When I felt exasperated by the process of writing a book, creating a website and blogging, my friend, Lori suggested that I employ the method by which she (a busy mother of four) completed her dissertation. I call it “Lori’s 10 minute rule”. The rule is beautifully simple. Work 10 minutes a day on your project. That’s it. Commit to working 10 minutes a day, every day and you will be surprised how much you can accomplish. I can say first-hand that this approach works. I think it works for two reasons. The first is that mentally we can digest the idea of “only” 10 minutes. It feels manageable, so we are more likely to take the important first step to start. The self-imposed pressure to do it all in a day is off.  Ahhh – we can relax! The second is that once we start and get involved in the project, we often work longer than our allotted 10 minutes. We don’t have to, but we may if we choose to do so. One day we look around and notice we made it to the peak!

If you are faced with a daunting task, I encourage you to give “Lori’s 10 minute rule” a try. Take a deep breath and move one stone.

“Leave the gun. Take the cannoli.”

My son, Connor makes a delicious pasta sauce. The recipe is loosely based on a recipe found in the movie “The Godfather”. He made his first batch at age 13. I snapped this picture as he took it off the stove. It is our family’s most requested sauce recipe.

The following is an excerpt about Connor and his sauce recipe from my unpublished memoir, Comfort Food.

“Connor developed a passion for cooking.  It became a wonderful creative outlet for him.  He found a recipe for spaghetti sauce from one of his favorite movies, “The Godfather”.  When the family is “going to the mattresses”, Clemenza gives Michael a lesson in making sauce. Connor made it for us one Sunday.  It is quite good.  Jeff actually liked it better than my sauce. It became our standard family red sauce.  Across the bottom of the recipe card, Connor wrote a great line from the movie, delivered by Clemenza following a “hit” – “Leave the gun. Take the cannoli.”  This is so typical of Connor.  He has the uncanny ability to capture the essence of things in a subtle and often comical way. When I saw those words, I laughed out loud.  I will keep that card forever.”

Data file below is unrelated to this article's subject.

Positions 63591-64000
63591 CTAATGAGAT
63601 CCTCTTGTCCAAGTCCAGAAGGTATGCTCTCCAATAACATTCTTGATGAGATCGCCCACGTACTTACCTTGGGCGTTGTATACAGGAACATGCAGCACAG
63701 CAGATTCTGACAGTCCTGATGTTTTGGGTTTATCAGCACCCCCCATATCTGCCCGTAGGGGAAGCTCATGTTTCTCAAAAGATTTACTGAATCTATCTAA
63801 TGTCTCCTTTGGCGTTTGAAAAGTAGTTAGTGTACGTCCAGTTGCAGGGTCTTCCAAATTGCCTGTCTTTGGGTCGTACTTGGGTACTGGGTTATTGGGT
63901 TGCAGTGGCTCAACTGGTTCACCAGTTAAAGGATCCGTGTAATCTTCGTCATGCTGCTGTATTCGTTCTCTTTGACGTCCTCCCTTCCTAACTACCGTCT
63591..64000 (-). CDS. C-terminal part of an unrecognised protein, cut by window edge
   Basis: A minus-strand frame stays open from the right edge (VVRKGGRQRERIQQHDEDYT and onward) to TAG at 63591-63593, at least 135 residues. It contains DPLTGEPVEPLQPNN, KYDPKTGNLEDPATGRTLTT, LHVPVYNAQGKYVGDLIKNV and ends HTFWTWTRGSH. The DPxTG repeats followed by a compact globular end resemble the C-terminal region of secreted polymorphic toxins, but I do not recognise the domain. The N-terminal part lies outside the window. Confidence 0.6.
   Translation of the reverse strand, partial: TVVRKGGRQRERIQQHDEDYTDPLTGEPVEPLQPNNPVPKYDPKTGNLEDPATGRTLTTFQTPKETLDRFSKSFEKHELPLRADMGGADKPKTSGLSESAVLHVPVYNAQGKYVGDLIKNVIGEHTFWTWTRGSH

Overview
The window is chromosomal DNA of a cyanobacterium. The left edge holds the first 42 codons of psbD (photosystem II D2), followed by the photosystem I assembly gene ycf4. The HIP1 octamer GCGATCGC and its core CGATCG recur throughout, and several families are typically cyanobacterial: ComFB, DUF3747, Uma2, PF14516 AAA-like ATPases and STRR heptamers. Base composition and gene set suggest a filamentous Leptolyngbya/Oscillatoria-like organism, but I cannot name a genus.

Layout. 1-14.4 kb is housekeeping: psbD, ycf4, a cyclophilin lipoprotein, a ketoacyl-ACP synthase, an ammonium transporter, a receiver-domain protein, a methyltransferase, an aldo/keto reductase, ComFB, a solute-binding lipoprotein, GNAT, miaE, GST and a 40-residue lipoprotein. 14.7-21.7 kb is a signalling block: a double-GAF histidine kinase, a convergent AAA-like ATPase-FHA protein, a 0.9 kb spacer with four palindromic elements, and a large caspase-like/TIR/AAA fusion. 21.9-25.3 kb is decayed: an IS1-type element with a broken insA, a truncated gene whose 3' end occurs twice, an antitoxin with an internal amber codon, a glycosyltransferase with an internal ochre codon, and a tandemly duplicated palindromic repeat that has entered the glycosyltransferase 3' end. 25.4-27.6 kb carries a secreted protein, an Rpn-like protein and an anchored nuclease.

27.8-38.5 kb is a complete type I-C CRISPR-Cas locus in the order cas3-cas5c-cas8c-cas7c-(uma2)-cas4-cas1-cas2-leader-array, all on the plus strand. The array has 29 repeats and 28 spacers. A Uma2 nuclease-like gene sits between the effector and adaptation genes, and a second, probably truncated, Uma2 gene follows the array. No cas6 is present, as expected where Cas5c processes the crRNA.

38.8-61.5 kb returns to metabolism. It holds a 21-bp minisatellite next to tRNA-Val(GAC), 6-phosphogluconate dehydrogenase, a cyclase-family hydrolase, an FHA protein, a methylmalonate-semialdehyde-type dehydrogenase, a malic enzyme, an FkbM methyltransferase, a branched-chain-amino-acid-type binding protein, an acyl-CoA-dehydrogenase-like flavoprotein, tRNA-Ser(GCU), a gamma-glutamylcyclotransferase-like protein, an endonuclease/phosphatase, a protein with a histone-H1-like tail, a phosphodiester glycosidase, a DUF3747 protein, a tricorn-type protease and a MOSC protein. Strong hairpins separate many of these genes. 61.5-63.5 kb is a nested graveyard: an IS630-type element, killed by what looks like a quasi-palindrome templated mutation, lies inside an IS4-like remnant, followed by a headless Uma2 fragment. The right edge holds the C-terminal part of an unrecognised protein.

“Fat Clemenza’s”/Connor’s Pasta Sauce Recipe

1 pound hot sausage links, cut into 2 inch pieces

1 pound lean ground beef

3 large cloves garlic, minced

2 – 28 ounce cans crushed tomatoes

1- 12 ounce can tomato paste

1 whole onion, peeled

Pinch of sugar

Garlic salt, kosher salt and pepper to taste

1 to 2 Tablespoons oregano

12 ounces of water

1 ½ cups dry red wine

1/2 cup grated Pecorino Romano cheese

½ cup fresh basil leaves, thinly sliced

Brown the hot sausage in a large deep pot on medium heat. Remove the sausage from the pot and drain excess grease, leaving a small amount in the pot.  Add ground beef to the pot and brown. Return the sausage to the pot with the ground beef. Reduce the heat to medium-low and add the garlic. Cook for about 2 – 3 minutes. Add the crushed tomatoes, tomato paste, wine, water, sugar, garlic salt, oregano, onion, salt and pepper. Cover and cook for 30 minutes. Add cheese. Stir occasionally. Reduce heat to low and simmer for an additional 2– 2½ hours.  Add basil and cook for another 15 minutes. Serve over pasta of choice. Serves 8 to 10.



The Golden Thread

     “Friendship is the golden thread that ties the heart of all the world.” John Evelyn


I have been blessed with so many wonderful friends. Their love and support carried me through the dark days of grief and brought me back to life.  Comfort Food pays homage to those friends and their numerous acts of kindness.  As I say in the book, “Everyone was so genuine, so loving, so kind and so very generous. I cannot describe the love I felt and the comfort these wonderful people provided…Suspended between the life I had and the life that was waiting to be embraced, a cocoon of loving gestures encircled me. At times, the outpouring of affection was overwhelming. I drank from a cup that never emptied.”